DANGEROUS Noise Levels REDUCED at Charter School!
Back in 2012, the Parent Teacher Organization (PTO) of the “Growing Up Green Charter School” in New York City decided to try to tackle a noise problem that was bothering students, staff, and all visiting our school—and that was the painful noise in our cafeteria. Our school rents space that used to be a Catholic school—one side built in the 1920s, and the other in the early 1950s. As unique as any building can be, we suffered what we learned was an all too common problem—a nice, sturdily built room, with hard tile, steel beams, and concrete bricks, means also that a room will be NOISY. There was not a single soft surface in there to break up sound bouncing every-which-way, unless you count people, which you can, but each person had a mouth which was usually making some sort of racket. I suddenly realized why we were never allowed to talk above a whisper during lunchtime.
How loud was it? Multiple readings with sound meter apps, and professional level sound level meters, registered the noise hovering between 85 and 95 dB at the end of the day at pick up. I once had a noise meter peak at 105 dB (!) This is a dangerous level, which could cause permanent hearing damage.
Some students were not eating their lunch because the noise bothered them so much. PTO meetings in the space were difficult, because it was near impossible to understand what anyone was saying. Even two conversations happening at the same time would cause enough ambient echo that you would need to raise your voice or be a good lip reader to catch what the person standing three feet in front of you was saying.
Initial research on solving the problem was difficult, as sound panels can be VERY expensive, tricky to work with, and sometimes not even safe materials to have around kids. But then we found the Echo Eliminator panel at Acoustical Surfaces, and better yet, a most patient and knowledgeable Ted Weidman, who helped us tackle the problem head on.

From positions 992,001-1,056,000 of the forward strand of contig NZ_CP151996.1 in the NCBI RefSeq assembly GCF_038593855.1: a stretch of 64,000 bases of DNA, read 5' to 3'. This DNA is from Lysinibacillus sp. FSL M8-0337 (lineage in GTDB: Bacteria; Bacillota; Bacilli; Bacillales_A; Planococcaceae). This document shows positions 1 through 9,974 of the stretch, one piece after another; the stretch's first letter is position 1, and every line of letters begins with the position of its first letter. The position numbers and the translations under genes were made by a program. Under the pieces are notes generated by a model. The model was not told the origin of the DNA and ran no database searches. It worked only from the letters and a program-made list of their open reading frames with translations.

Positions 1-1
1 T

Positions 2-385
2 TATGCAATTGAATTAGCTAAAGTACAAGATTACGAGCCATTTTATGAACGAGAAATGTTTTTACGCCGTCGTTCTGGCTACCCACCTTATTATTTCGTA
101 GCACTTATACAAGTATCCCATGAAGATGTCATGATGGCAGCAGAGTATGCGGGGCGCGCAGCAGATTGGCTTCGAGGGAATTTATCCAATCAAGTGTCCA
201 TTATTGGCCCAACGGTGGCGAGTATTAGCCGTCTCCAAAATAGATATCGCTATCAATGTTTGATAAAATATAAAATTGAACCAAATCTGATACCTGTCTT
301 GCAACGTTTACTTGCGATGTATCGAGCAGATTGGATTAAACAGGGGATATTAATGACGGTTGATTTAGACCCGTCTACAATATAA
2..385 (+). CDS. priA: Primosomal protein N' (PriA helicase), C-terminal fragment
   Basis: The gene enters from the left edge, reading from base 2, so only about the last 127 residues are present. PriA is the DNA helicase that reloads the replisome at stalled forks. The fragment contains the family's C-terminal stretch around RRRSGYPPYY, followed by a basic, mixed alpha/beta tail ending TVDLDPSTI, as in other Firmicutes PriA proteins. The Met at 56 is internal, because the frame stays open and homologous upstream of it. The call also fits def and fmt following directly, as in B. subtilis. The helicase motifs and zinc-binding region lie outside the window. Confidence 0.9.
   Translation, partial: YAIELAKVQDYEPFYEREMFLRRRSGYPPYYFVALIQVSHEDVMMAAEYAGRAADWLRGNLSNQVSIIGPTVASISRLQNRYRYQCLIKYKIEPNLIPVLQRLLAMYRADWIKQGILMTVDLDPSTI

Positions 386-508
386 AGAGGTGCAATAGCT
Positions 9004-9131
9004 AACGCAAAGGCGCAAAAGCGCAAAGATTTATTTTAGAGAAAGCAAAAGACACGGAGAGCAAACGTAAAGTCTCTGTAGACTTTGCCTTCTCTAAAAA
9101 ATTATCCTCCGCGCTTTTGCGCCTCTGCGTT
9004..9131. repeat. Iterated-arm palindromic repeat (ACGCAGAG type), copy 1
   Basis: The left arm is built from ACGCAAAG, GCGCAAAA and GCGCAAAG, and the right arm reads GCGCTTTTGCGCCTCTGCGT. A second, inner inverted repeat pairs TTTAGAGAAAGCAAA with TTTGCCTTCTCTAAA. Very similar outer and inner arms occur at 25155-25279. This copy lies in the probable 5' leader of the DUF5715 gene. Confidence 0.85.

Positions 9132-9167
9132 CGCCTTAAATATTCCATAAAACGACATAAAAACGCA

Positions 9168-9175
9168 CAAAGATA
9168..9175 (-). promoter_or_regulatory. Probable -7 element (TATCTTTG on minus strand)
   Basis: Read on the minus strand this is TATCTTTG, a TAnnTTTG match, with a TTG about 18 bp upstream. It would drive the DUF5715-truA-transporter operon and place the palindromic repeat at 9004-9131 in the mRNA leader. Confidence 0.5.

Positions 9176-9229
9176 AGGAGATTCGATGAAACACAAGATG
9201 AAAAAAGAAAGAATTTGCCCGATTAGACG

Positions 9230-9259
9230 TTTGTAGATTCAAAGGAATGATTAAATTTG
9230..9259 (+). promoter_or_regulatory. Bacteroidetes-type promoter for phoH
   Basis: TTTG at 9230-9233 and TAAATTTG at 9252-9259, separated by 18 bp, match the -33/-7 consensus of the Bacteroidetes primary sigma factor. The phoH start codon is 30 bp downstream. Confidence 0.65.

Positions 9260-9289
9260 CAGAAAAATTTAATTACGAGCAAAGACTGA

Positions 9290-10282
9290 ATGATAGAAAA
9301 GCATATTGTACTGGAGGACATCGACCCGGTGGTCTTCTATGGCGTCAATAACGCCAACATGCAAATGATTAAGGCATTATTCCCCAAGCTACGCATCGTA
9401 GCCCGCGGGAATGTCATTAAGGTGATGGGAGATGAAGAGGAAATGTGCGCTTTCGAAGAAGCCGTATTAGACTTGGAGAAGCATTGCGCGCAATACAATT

The Echo Eliminator panels cost A TENTH of what a leading competitor suggested we use, and they are completely safe (if one fell off the ceiling, it was so light it has “less kinetic energy than a down pillow,” and was made of cotton), and was eco-friendly (made of recycled materials).
Usually these panels are installed by just gluing them to the ceiling. This we decided was not an option for us, as we are renting space, and potentially needing to remove the panels at a later date would render them unusable, and cause some damage to the plaster ceiling. We also decided against hanging the panels on the walls with grommets, as the ceilings were low (8.5′) and we wanted to keep them well out of reach. So we “Davy Crocketted” a solution (with Ted Weidman’s guidance a big help) by gluing the panels to custom-cut plywood, and then screwing them to the ceiling. Instead of washers, we used recycled lids, painted by the students.
Because installation became very involved, the first night we worked we were only able to install 8 panels (the room needed closer to 100). Regardless, several parents approached us saying that they were ALREADY noticing a big difference!
Four years later, the room is now being used as a classroom before and after lunchtime. This would never have been possible before the panels were installed. The level of improvement is huge. We are now planning on treating the gymnasium with the same product.